I still question for myself how much of the denigration I felt by other nurses was my own projected anger over not having the "right" credential.

    Any how, it's been more than 10 years since my BSN completion and 5 since my MSN. My diploma program made me a nurse and formed some fundamental views of nursing. My BSN program vastly broadened my perspectives and helped me see care situations more differently. I think I am a more flexible thinker and in new or challenging situations, I fall back to principles, theories and my experiences.

    I have always felt sorry for people who said their BSN completion was "just a piece of paper." Which no one here has said. But mine wasn't. My BSN program did a good job of recognizing our experience and, like another poster, we didn't mix with generic students until Community Health and then we had clinicals that were selected to reflect our advanced experience. But my BSN did enhance my practice, I believe.

    And I found it unbelievably fun to go to school with RN colleagues who were excited about nursing. I got a window in on different instiitutions, different fields of nursing from excited and often excellent practitioners.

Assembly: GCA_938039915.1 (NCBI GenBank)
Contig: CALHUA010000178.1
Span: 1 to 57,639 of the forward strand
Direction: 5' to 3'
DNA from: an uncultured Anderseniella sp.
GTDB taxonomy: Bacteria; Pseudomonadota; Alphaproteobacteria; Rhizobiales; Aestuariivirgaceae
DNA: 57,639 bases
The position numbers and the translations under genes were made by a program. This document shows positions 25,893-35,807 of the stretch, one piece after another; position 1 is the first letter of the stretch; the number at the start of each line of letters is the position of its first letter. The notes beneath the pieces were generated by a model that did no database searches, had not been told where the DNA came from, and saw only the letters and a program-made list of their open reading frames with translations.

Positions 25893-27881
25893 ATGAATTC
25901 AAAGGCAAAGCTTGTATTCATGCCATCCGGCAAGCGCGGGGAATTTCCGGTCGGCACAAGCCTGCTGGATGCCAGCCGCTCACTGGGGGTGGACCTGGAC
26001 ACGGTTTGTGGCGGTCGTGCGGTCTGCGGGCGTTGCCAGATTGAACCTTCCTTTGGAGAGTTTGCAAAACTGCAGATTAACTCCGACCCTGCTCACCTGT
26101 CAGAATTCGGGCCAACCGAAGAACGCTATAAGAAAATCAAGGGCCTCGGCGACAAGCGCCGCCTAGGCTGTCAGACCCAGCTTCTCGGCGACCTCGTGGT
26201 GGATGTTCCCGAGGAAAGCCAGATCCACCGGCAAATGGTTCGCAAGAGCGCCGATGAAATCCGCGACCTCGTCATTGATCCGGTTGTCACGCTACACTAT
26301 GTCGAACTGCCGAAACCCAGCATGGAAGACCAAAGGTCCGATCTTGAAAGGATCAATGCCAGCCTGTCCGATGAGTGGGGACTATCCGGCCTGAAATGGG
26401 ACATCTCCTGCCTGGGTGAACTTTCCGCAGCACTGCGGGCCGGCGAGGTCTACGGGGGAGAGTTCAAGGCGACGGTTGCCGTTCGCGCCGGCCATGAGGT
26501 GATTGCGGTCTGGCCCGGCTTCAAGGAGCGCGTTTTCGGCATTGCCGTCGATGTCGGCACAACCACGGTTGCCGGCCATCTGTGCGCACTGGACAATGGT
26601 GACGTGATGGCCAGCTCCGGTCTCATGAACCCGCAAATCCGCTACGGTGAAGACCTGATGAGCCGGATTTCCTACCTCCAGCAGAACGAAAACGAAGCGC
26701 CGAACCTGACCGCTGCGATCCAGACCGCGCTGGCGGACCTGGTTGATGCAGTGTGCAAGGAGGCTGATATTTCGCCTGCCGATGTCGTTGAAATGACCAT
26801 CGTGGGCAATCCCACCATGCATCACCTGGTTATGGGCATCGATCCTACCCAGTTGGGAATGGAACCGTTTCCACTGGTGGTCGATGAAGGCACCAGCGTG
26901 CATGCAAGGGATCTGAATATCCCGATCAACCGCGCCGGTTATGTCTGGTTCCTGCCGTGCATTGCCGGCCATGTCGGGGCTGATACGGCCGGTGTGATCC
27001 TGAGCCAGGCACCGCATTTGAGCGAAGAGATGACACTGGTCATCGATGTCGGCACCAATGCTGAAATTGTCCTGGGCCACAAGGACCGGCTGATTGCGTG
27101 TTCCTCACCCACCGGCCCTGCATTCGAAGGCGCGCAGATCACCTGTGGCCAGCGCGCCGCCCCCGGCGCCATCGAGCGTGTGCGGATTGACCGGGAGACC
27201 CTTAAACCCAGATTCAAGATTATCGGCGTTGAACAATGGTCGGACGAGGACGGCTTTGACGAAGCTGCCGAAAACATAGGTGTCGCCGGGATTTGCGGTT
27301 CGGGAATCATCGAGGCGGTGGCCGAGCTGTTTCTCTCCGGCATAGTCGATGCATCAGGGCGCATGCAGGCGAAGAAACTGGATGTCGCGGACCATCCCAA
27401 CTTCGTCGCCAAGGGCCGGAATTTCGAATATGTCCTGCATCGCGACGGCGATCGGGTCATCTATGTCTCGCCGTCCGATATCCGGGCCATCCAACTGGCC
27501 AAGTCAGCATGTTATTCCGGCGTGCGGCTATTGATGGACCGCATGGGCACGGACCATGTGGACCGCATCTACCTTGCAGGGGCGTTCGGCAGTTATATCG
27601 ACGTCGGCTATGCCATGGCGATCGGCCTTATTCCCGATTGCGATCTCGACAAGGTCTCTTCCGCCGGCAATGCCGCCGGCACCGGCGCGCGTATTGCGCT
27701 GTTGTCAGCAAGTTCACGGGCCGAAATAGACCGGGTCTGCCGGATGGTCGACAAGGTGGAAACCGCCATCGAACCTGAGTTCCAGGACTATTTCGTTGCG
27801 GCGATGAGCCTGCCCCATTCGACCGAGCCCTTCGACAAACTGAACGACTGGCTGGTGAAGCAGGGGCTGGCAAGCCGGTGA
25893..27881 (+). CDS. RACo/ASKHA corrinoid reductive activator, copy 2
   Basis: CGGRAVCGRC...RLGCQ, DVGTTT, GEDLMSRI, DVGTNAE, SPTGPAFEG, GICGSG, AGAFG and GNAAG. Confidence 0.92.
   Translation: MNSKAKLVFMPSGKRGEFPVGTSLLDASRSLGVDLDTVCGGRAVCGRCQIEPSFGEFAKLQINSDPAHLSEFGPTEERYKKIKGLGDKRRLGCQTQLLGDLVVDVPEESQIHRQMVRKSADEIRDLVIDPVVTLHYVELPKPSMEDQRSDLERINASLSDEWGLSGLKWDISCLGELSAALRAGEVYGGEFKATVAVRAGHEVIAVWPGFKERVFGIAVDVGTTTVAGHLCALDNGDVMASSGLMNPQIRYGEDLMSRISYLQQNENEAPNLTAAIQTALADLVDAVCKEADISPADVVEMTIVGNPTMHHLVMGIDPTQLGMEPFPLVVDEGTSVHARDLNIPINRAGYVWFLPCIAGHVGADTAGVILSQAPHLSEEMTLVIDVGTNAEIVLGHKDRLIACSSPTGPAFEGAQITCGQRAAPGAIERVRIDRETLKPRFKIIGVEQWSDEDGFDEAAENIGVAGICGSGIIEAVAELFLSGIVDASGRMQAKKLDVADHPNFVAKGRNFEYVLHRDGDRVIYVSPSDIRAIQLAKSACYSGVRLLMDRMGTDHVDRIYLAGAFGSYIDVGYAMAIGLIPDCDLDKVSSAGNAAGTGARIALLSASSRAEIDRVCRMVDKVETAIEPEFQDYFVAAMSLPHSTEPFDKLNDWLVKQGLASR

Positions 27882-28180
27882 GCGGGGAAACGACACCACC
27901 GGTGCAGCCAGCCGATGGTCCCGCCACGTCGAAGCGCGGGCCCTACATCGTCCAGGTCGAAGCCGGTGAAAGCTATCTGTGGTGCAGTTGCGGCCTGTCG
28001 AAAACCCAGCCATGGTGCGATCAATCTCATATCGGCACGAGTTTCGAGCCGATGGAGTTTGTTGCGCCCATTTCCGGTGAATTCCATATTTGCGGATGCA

Congrats on nearing the end.
  7. by   oramar
    Do you hear what you just said? You said that some professor with chalk in her hand and her notes before came up with some half baked theory. Where is the science? Excuse me everybody for going on about such trivial matters when the world is on fire. I have spent my life dealing with life and death and I actually do know what is important.
    Last edit by oramar on Sep 12, '01
  8. by   BrandyBSN
    Are you objecting to nursing Theories?
  9. by   JMP

  10. by   nightingale
    Wonderful post! Molly, your post is right on! In our own sensitivity we are hurt but what is real. You said it with such sensitivity... thank you...

    Andy, I had an interesting interaction that I thought I would share with you:

    Our graduating class was excluded in the group picture that goes "on the wall". I do not think the exclusion was necessarily deliberate. I went the the "other BSN students" (non RN to BSN students) and told them how important it was to myself and a few others to be "on the wall". The reaction I received was VERY mixed. It ranged from apologies to open hostility of not wanting US included with THEM.